January 27, 2007
There is no real reason to believe that smaller investors cannot understand hedge fund strategies, if properly explained. If investors can be assumed to understand the risks involved with individual US stocks, foreign stocks, commodity futures, currencies, options, mutual funds, and real estate, not to mention a host of Reg D limited partnerships, then how can anyone suggest that hedge fund strategies are beyond the understanding of investors? While management competence is the real issue investors should focus on, how difficult is it to understand the concept behind buying undervalued assets in a distressed debt fund?
A hedge fund is a business, generally with a straightforward premise. It is no more, and often far less, difficult to understand than the business risks and plans of typical US-based company (to say nothing of a bio-tech or high-tech firm or international company) than the risks and concepts of a typical hedge fund.
Most hedge funds have an offshore version with lower minimums. The reality is that international investors have more and better investment choices than do average US citizens.
If you ask the brokers and investment advisors whether they wish they had access to hedge funds on behalf of their clients during the difficult stock markets of 2000-2002, the answer would be a resounding yes. If you ask investors whether they should be able to make their own decisions - to have the same choices as the rich - the answer would also be yes.
The only people who benefit from limiting investor choice are those who have a vested interest in not facing the competition from hedge funds. As they seek to protect their turf, they have lost sight of the interests of those they should be serving.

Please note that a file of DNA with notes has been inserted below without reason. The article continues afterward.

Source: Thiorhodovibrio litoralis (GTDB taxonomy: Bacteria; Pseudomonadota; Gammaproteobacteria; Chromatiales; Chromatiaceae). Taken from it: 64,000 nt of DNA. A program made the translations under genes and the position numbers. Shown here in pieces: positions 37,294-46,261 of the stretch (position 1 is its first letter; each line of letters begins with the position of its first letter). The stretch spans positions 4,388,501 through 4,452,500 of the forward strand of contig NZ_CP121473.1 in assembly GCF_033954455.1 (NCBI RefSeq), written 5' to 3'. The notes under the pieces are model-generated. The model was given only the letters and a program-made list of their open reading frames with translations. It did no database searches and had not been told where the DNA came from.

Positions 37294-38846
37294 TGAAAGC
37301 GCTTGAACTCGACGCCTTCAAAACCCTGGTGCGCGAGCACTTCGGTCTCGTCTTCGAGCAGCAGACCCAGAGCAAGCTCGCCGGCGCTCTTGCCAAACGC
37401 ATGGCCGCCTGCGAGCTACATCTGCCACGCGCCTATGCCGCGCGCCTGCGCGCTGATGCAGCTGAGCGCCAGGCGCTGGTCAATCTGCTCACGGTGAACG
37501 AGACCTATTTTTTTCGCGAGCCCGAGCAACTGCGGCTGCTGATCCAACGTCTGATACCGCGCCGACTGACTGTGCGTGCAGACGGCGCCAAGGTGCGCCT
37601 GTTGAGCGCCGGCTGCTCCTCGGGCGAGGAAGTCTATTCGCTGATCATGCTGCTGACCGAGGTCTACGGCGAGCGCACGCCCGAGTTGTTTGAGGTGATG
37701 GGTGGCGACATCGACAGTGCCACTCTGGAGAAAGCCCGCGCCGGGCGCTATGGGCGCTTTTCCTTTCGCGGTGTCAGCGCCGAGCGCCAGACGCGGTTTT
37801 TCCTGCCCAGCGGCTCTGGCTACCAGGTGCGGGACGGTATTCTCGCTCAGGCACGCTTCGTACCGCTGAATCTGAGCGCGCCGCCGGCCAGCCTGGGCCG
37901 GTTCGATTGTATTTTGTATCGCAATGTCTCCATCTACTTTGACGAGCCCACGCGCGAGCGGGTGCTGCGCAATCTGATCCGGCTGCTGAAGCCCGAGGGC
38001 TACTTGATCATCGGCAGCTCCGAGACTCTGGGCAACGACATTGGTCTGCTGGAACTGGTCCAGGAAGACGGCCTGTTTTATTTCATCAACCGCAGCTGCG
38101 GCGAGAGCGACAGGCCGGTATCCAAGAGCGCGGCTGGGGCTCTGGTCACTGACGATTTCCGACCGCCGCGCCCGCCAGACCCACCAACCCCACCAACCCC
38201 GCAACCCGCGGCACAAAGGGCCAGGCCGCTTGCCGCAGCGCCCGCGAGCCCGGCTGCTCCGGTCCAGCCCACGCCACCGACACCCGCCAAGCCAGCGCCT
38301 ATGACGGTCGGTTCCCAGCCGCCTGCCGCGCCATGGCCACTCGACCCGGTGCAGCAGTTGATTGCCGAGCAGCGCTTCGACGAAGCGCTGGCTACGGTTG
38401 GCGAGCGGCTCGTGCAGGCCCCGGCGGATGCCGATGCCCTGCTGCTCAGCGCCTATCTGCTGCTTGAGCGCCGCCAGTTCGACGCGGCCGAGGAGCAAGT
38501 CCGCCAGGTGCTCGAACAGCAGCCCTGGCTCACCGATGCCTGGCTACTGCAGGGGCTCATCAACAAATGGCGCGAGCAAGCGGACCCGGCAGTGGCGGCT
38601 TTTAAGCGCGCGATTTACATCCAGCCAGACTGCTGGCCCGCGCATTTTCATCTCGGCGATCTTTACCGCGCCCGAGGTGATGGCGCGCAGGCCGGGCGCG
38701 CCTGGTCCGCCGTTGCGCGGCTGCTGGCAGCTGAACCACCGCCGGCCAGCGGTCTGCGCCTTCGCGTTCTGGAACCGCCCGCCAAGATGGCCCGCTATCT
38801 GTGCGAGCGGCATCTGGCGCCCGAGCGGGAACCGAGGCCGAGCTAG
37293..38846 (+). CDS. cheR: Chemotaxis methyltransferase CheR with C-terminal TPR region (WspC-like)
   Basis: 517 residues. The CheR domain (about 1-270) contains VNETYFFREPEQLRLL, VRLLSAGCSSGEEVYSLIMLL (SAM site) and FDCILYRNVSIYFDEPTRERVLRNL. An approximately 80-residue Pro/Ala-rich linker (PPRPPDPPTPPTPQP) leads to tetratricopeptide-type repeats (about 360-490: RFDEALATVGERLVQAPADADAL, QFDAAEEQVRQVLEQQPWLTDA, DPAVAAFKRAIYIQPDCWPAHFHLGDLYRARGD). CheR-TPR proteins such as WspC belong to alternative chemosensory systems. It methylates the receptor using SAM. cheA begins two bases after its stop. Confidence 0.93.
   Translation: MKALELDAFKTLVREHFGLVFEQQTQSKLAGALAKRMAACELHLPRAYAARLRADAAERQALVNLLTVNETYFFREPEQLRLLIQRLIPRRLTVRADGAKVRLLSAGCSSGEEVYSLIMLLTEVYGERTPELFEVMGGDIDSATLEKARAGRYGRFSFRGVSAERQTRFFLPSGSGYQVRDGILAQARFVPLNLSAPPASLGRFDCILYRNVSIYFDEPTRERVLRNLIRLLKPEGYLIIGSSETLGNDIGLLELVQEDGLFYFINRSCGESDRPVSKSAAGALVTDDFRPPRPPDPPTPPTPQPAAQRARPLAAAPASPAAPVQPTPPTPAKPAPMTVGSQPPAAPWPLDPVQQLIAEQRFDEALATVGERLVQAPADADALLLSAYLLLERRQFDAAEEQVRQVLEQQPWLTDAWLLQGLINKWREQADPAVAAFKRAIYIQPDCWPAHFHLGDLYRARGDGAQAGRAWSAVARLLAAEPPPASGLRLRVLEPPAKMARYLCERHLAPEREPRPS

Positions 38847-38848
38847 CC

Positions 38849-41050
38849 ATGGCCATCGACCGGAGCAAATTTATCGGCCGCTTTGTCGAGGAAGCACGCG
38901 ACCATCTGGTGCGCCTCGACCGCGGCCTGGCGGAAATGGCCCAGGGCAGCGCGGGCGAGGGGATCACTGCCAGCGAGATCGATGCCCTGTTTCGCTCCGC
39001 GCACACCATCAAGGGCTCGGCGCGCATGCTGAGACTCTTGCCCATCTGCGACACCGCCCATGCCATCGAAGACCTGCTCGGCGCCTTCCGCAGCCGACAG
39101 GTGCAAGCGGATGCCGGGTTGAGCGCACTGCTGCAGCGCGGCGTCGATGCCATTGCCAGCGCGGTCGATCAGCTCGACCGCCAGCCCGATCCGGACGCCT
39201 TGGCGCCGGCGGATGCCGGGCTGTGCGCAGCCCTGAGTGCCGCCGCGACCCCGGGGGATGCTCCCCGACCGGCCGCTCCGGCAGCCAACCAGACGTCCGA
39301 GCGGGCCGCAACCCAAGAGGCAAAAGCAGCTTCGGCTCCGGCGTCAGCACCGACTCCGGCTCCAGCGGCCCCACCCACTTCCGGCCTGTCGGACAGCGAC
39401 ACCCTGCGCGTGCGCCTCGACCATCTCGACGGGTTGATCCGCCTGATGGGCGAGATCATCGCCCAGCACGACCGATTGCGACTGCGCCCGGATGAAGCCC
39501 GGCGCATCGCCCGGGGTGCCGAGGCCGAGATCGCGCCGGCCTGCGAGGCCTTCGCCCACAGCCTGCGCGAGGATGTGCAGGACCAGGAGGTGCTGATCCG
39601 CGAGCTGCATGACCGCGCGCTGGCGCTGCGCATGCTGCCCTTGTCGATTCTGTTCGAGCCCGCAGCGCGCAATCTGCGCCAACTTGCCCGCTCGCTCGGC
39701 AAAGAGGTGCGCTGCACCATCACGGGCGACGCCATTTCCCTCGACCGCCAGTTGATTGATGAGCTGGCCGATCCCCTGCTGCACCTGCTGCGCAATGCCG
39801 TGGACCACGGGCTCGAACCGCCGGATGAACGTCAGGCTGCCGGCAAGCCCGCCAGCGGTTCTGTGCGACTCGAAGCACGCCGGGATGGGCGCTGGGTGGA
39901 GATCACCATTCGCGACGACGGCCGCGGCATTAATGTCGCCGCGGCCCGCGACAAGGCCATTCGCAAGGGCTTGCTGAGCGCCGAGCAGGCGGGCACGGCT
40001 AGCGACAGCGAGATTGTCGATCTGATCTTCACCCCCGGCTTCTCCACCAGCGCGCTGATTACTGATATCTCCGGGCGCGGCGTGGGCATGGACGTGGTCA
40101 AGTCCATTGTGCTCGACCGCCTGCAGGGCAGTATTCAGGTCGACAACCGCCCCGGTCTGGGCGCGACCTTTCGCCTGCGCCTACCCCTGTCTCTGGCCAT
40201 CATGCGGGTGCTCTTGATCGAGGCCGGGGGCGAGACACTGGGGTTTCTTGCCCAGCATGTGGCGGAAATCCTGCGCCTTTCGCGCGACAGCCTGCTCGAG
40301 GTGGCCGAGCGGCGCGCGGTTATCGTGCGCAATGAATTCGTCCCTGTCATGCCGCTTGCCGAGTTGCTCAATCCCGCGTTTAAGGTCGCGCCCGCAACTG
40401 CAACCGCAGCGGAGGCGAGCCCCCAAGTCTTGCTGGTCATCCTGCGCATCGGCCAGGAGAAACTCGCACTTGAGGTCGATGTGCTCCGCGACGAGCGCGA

Those who oppose allowing average investors to have the same choices as the rich should tell us why lower-net-worth investors are less intelligent or are deserving of fewer options than the rich. They should show why average investors should only be allowed funds which are one-way bets on an uncertain future.
I believe that investors would tell you that not allowing them the same choices as the rich is the type of government protection they do not need.
Its time to change a system where 95% (and soon to be 99%+) of Americans are relegated to second-class status based solely on their income and wealth and not on their abilities. Its analogous to discriminating against investors because of their gender or race or sexual preference. It is a matter of choice; its wrong to deny a person equal opportunity and access, based upon old rules designed for a different time and different purpose. I hope that someday Congress will see to it that small investors are invited to sit at the table as equals with the rich.